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Is it better to rent or buy a house in Malaysia?


If you are torn between buying a home in 2023 or to continue renting before getting onto the property ladder, then this article is for you.

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You have heard this a million times before – buying your own house or residential property is one of your biggest life milestones. The idea of investing a huge sum into such an asset seems daunting and it is something that needs to be given a lot of thought. Even as economies around the world are pretty much back to business as usual after the COVID-19 pandemic, economists are predicting a slowdown in the global economy in 2023.

Not to mention the costs involved when buying a house is not for the faint-hearted – on top of your mortgage payments, you have stamp duty, legal fees, valuation fees, mortgage insurance (MRTA) and real estate agent fees to think about!

But then again, just like most Malaysian millennials out there, you are probably tired of having a sizeable chunk of your salary go towards monthly rental payments. And wouldn’t it be nice to own the roof over your head, which could give you good capital appreciation down the road?

However, the answer to the buy or rent debate isn’t so cut and dried. It ultimately depends on an individual’s circumstances and future plans. Here we answer 7 questions you might have and by the end of this guide, you should have a clearer picture of which route to take.

What are the median prices of homes across Malaysia?

Your buying decision obviously depends on the price of the property and whether you have enough money to buy a home in your preferred location. Before we dive into the critical aspects of home ownership, let’s take a look at the latest median prices for residential properties across Malaysia.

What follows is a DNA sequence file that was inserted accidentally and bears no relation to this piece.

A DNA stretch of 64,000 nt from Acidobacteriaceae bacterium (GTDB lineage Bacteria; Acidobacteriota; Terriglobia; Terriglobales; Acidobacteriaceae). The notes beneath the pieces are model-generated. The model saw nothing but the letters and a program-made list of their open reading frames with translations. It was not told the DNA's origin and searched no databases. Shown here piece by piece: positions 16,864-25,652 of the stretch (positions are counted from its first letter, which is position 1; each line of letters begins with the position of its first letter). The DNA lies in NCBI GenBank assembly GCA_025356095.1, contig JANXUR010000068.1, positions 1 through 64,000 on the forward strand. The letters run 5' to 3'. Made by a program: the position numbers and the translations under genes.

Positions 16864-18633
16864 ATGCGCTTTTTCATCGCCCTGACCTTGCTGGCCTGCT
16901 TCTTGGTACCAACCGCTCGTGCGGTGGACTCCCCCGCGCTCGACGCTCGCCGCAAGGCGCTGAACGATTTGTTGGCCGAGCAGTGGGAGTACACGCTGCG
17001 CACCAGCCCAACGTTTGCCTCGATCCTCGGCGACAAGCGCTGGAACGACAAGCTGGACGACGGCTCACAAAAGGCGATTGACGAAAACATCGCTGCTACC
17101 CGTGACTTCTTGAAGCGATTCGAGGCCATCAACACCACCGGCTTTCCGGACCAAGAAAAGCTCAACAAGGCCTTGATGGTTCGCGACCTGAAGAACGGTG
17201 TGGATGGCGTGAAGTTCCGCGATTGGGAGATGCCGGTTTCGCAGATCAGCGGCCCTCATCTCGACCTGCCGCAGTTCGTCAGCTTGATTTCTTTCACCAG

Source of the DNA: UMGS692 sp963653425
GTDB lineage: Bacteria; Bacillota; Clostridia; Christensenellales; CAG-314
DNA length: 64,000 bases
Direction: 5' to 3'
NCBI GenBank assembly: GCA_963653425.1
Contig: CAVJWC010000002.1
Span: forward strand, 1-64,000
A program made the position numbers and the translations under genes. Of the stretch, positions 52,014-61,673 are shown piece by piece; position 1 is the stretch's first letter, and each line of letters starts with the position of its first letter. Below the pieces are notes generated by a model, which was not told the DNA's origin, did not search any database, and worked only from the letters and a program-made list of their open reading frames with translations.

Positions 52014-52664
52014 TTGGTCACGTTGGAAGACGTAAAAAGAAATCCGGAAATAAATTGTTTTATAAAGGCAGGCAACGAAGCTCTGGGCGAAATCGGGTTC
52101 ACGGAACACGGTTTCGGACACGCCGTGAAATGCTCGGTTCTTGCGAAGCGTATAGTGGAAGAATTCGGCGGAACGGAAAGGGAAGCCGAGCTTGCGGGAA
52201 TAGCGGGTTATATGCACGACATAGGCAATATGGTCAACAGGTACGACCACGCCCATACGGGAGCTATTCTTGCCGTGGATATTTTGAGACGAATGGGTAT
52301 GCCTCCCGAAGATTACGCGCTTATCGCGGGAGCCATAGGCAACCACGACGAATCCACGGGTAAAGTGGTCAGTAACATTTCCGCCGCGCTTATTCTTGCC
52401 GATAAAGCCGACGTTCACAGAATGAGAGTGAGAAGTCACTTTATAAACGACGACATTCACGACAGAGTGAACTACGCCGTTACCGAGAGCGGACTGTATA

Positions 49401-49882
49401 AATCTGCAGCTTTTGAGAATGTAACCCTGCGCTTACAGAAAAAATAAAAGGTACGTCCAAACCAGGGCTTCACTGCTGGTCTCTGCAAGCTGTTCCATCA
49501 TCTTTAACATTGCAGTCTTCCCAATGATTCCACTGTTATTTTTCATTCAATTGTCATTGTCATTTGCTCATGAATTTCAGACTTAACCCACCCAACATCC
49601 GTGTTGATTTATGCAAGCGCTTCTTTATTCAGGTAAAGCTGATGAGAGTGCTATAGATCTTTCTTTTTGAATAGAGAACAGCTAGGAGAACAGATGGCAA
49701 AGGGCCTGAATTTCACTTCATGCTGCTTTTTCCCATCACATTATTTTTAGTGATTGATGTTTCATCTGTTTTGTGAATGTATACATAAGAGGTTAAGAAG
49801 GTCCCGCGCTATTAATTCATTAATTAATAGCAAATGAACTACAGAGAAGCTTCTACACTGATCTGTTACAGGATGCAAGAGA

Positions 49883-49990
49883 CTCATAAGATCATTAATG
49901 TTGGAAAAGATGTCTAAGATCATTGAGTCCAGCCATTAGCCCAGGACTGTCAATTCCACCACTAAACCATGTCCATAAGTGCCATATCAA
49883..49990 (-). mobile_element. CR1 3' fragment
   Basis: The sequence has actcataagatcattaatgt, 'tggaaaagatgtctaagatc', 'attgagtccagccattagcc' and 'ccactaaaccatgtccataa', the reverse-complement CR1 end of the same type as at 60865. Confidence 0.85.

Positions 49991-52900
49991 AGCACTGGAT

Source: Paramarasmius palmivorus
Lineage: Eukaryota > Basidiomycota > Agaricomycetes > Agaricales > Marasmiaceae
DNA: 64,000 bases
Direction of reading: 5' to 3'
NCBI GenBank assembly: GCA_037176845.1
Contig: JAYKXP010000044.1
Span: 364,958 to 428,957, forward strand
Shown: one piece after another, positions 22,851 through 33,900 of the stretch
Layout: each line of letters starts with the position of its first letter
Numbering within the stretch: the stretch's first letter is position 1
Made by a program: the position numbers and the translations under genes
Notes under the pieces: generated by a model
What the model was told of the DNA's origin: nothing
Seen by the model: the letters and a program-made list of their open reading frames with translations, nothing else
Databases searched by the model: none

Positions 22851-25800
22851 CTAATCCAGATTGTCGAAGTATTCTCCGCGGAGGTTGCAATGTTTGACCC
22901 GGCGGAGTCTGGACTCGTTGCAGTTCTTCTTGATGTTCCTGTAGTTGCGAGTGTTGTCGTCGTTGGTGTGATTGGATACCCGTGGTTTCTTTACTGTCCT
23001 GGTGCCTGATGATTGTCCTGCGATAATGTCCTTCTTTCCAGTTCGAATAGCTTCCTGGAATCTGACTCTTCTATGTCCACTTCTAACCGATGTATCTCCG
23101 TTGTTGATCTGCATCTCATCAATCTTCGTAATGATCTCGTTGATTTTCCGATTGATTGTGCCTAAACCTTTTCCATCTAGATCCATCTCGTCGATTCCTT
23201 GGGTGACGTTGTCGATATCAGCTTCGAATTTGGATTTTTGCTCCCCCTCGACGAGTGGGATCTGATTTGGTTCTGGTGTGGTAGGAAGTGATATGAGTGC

According to the National Property Information Centre (NAPIC), the 2022 median price of a house in Malaysia was RM320,000 – an increase from the RM305,000 median price in 2021, though it did drop to RM295,000 in Q1. However, this price varies between states, with Putrajaya, Kuala Lumpur and Selangor topping the list as the most expensive location to own a home. Kedah and Melaka have the lowest median house prices at RM220,000, half that of Kuala Lumpur.

Bear in mind that median prices depend on actual transactions and are not based on advertised selling prices. Transactions here refer to the transfer of both primary and sub-sale homes within the review period at all stages of construction – completed, under construction and planned.

Why did median housing prices increase in 2022?

Malaysia’s median housing prices in Q2 2022 have seen an increase since the 2019 low of RM289,646. What is median house price? It is the middle point of housing prices from the lowest to the highest. The higher median price does not necessarily reflect higher home prices in general.

According to Eric Lim, Founder and Group Managing Director of Hartamas Real Estate Group and past president of the Malaysian Institute of Estate Agents, the higher median price could be caused by an increase in transactions in the high-end segment.

“When the inflation rate and cost of living go up, those in the B40 and the lower-end of M40 group tend to prioritize basic needs, thus affecting the demand of the affordable housing segment,” he said.

But why did actual property prices drop in 2022?

In fact, while the median house price has increased, NAPIC 2022 report shows that the Malaysia House Price Index (MHPI) has dropped to 203.5 in Q3 2022 from a high of 207.8 in Q2 2022.


Historical data has shown that regardless of economic slowdowns, political turbulence and changes in government policies, the country’s housing market is quite resistant to drastic price drops. Often, fast market recovery is observed after a crisis due to favourable lending policies, optimism over future capital appreciation from property investment, as well as the drumming-up of market sentiment from developers via special rebates and discounts.